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Pages
224
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ISBN
9780190250744
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Best For
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Language
English
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Genres
Science / Physics / Atomic & Molecular
Science / Physics / Quantum Theory
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Content Protection
This content is DRM protected.
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Eligible for Family Library

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The technology behind computers, fiber optics, and networks did not originate in the minds of engineers attempting to build an Internet. The Internet is a culmination of intellectual work by thousands of minds spanning hundreds of years. We have built concept upon concept and technology upon technology to arrive at where we are today, in a world constructed of silicon pathways and controlled by silicon processors.

From computers to optical communications, The Silicon Web: Physics for the Internet Age explores the core principles of physics that underlie those technologies that continue to revolutionize our everyday lives. Designed for the nonscientist, this text requires no higher math or prior experience with physics. It starts with an introduction to physics, silicon, and the Internet and then details the basic physics principles at the core of the information technology revolution. A third part examines the quantum era, with in-depth discussion of digital memory and computers. The final part moves onto the Internet era, covering lasers, optical fibers, light amplification, and fiber-optic and wireless communication technologies.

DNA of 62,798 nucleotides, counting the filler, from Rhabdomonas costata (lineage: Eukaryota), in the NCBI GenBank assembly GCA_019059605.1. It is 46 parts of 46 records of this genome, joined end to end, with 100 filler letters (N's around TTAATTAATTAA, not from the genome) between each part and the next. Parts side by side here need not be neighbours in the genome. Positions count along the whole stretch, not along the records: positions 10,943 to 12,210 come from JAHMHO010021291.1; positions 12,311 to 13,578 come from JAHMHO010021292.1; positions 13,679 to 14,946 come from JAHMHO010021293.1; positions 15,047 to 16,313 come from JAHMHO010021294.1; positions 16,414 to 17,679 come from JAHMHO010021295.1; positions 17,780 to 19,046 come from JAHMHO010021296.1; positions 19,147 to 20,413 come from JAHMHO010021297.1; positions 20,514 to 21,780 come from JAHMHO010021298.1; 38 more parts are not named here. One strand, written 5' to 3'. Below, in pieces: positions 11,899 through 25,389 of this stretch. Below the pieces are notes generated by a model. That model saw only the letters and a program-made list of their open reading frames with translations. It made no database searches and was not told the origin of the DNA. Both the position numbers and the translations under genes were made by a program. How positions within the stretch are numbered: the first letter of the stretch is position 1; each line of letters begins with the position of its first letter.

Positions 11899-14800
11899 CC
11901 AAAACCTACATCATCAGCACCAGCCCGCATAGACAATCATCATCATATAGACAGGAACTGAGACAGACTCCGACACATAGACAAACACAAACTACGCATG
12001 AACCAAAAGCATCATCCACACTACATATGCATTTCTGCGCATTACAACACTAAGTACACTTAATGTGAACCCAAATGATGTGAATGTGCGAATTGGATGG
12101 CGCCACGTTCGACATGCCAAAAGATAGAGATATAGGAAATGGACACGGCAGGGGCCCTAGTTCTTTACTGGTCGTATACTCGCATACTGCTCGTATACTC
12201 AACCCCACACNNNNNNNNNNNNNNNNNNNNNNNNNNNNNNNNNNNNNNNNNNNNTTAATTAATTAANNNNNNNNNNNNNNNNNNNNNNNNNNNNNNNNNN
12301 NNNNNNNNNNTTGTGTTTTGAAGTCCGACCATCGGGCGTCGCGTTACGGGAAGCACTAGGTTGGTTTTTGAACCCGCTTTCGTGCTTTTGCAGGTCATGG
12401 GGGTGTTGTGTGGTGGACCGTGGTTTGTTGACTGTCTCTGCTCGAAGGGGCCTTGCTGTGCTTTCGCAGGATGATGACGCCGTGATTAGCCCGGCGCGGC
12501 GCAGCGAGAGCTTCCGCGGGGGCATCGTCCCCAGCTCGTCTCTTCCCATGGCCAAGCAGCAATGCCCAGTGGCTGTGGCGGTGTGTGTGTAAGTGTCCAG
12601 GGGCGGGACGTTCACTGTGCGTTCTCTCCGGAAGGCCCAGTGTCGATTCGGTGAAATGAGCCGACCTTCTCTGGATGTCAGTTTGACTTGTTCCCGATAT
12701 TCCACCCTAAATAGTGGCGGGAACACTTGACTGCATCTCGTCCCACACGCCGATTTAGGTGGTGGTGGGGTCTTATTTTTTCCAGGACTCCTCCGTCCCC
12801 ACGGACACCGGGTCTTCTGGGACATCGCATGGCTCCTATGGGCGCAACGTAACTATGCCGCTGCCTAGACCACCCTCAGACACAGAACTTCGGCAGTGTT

The relation between technology and daily life is so intertwined that it is impossible to fully understand modern human experience without having at least a basic understanding of the concepts and history behind modern technology, which continues to become more prevalent as well as more ubiquitous. Going beyond the technical, the book also looks at ways in which science has changed the course of history. It clarifies common misconceptions while offering insight on the social impacts of science with an emphasis on information technology.

As a pioneering researcher in quantum mechanics of light, author Michael Raymer has made his own significant contributions to contemporary communications technology